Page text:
Even though, Auer states clearly on his book, that the simple octaves are one of the most difficult technical production for the players, but I do not truly agree with his idea. Since, the scales are merely consisted of first and fourth fingers. This is the gift and curse of simple octave’s production. Generally, the problem emerges on descending line, because of the violin’s versatile range –the violin has a different range of pitch, and when one plays the scales especially octaves, s/he can possibly notices that, while s/he is ascending the position intervals and fingers range are tightened-

In order to produce the simple octaves in perfect, the players should concentrate upon their first finger, and gives no special concern to the fourth. For the reason why Auer makes such a prominent statement, is all related with intonation. In other words, the first finger always guides the finger, and the most beneficial result of intonation exists and troubles extinct. On the other hand, Auer also gives example that, he has his pupils practice octaves in such a way that though both fingers (first & fourth) are in place, the bow touches only the lower string (first finger), yet the fourth finger is moving silently, in every sense of the word, exactly duplicates the action of the first. (Auer) He also claims that the two fingers should rapidly be carried out –even in a slow tempo- in order to avoid the horrible caterwal of the glissando from one note to the other. (Auer)

Fingered Octaves

Fingered octaves is one of my favourite gamut of the scale. When I firstly faced with fingered octaves, I had some troubles with producing it with good intonation. Owing to the fact that my master and father helped me to  solve the issue of fingered octaves when I was the age of eight, I managed to play this scale as joyfully as possible and usually without any problem…

Interestingly Auer admits that he was never experienced with ‘fingered octaves’ throughout his student period, and none of his teachers made him practise the ‘fingered octaves’. (Auer) He says the fingered octaves is the product of the last quarter of the past century. In addition; he heard this extremely challenging scale when Wilhemj played Paganini’s D Major Concerto, in which  he introduces a scale of double-stops “fingered” octaves in a cadenza of his own composing for the first time. He also adds that “neither Paganini, Vieuxtemps nor Ernst” (excluding his transcription of Schubert’s Erlking, Wineiawsky nor Bazzini employed them –fingered octaves- in their works which represent the flower of the  virtuoso compositions of the time…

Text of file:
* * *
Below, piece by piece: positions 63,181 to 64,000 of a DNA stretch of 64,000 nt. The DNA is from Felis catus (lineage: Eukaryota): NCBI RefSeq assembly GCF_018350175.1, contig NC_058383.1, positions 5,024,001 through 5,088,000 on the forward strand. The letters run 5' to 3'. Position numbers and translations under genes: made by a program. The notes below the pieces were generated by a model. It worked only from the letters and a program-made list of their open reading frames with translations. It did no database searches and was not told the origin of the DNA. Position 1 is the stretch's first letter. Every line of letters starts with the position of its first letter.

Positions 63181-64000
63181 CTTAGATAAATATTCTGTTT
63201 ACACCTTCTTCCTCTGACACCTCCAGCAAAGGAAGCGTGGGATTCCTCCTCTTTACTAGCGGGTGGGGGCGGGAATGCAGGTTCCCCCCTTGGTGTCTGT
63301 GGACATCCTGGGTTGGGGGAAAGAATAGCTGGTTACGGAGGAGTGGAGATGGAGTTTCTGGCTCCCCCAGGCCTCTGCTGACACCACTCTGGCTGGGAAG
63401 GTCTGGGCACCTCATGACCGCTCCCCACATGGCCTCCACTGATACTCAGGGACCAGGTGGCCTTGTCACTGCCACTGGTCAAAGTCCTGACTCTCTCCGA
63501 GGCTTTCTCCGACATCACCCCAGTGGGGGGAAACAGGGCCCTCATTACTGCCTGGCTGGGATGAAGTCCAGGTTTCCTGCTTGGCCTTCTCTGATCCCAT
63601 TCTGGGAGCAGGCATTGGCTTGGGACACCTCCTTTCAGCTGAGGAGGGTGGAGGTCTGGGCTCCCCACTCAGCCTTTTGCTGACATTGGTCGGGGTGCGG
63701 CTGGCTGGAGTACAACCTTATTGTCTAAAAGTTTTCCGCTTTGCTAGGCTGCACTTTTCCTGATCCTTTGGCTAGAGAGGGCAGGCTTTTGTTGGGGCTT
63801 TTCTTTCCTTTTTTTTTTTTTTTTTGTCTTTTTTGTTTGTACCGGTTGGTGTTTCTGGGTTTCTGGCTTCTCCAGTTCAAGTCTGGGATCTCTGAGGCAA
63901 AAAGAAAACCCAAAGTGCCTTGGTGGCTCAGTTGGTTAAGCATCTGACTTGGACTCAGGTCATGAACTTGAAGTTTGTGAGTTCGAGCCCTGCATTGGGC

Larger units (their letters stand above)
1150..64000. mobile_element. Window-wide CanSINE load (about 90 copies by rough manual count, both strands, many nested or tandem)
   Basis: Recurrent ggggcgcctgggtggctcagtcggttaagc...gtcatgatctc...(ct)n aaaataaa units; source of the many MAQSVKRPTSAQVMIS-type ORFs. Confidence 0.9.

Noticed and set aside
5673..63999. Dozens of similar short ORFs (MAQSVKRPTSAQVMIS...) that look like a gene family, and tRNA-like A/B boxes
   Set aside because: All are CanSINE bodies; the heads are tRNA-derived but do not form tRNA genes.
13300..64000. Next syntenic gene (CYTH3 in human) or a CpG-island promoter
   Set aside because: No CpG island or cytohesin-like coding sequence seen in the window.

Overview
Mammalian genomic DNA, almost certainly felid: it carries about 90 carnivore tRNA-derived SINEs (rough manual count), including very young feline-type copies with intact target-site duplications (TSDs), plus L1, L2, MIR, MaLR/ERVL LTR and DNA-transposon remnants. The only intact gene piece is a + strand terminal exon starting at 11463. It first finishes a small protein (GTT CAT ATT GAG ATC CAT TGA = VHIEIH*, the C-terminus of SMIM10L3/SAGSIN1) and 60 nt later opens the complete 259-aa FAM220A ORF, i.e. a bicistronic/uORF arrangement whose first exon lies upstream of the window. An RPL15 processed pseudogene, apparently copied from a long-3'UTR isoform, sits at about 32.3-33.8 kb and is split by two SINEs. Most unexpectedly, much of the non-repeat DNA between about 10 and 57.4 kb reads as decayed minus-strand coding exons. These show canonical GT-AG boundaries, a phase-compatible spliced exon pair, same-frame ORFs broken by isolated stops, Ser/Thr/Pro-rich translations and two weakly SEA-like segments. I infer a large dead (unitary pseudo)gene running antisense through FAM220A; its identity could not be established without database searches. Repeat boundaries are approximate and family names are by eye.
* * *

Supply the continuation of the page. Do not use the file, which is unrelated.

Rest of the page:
The players who have not been trained with ‘tenths’ (scale) production, always complain about the great stretch between two fingers (1st & 4th). I (personally) have always been hearing the complainment about this problem. Even the greatest talents, accept the fact that they can not literally produce tenths due to the fundamental issues. Unfortunately most of the instructors do not want their pupils to get faced with  the skill of tenths production, until the certain age that pupils manage to undertake the scale of tenths. However, when the right time (the instructors predict) comes; they can neither stretch their fingers to the first place nor play it in good intonation. I can definitely say this; the early you experience with tenths, the more successfully you can  produce the tenths. The scale is related with how elastic you fingers is…

The rule of tenths fundamentally seem like (playing) the simple octaves but “short fingers will find the first position somewhat difficult because of the great stretch between the two fingers; yet if the left arm be be well advanced toward the E-String, this difficult may nevetheless be surmounted”. (Auer)


  1. Auer, Leopold, ‘Violin Playing as I Teach it’, Frederick A. Stokes Company, 2009,  18.12.2012